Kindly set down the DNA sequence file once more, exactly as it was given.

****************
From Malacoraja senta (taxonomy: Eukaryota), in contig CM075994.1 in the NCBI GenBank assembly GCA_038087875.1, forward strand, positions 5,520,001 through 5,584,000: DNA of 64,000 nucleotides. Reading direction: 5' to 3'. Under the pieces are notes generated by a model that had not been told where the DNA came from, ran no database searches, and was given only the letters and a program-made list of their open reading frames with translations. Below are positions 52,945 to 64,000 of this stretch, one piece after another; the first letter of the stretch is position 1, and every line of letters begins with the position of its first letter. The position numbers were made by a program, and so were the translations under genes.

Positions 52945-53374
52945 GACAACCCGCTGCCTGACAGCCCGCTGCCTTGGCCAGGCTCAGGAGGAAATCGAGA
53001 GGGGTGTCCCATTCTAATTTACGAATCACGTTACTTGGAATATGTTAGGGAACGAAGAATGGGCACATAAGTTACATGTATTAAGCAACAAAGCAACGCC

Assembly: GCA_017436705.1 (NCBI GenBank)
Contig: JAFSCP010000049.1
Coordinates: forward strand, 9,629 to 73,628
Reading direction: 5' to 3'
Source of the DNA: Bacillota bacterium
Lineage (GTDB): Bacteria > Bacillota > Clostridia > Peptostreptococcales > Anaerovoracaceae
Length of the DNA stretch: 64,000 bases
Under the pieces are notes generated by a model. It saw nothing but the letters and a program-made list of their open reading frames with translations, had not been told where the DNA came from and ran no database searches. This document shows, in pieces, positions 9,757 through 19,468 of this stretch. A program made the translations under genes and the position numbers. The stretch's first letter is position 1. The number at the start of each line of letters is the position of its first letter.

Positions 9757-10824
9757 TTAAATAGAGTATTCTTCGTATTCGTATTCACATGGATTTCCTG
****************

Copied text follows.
From Malacoraja senta (taxonomy: Eukaryota), in contig CM075994.1 in the NCBI GenBank assembly GCA_038087875.1, forward strand, positions 5,520,001 through 5,584,000: DNA of 64,000 nucleotides. Reading direction: 5' to 3'. Under the pieces are notes generated by a model that had not been told where the DNA came from, ran no database searches, and was given only the letters and a program-made list of their open reading frames with translations. Below are positions 52,945 to 64,000 of this stretch, one piece after another; the first letter of the stretch is position 1, and every line of letters begins with the position of its first letter. The position numbers were made by a program, and so were the translations under genes.

Positions 52945-53374
52945 GACAACCCGCTGCCTGACAGCCCGCTGCCTTGGCCAGGCTCAGGAGGAAATCGAGA
53001 GGGGTGTCCCATTCTAATTTACGAATCACGTTACTTGGAATATGTTAGGGAACGAAGAATGGGCACATAAGTTACATGTATTAAGCAACAAAGCAACGCC

Assembly: GCA_017436705.1 (NCBI GenBank)
Contig: JAFSCP010000049.1
Coordinates: forward strand, 9,629 to 73,628
Reading direction: 5' to 3'
Source of the DNA: Bacillota bacterium
Lineage (GTDB): Bacteria > Bacillota > Clostridia > Peptostreptococcales > Anaerovoracaceae
Length of the DNA stretch: 64,000 bases
Under the pieces are notes generated by a model. It saw nothing but the letters and a program-made list of their open reading frames with translations, had not been told where the DNA came from and ran no database searches. This document shows, in pieces, positions 9,757 through 19,468 of this stretch. A program made the translations under genes and the position numbers. The stretch's first letter is position 1. The number at the start of each line of letters is the position of its first letter.

Positions 9757-10824
9757 TTAAATAGAGTATTCTTCGTATTCGTATTCACATGGATTTCCTG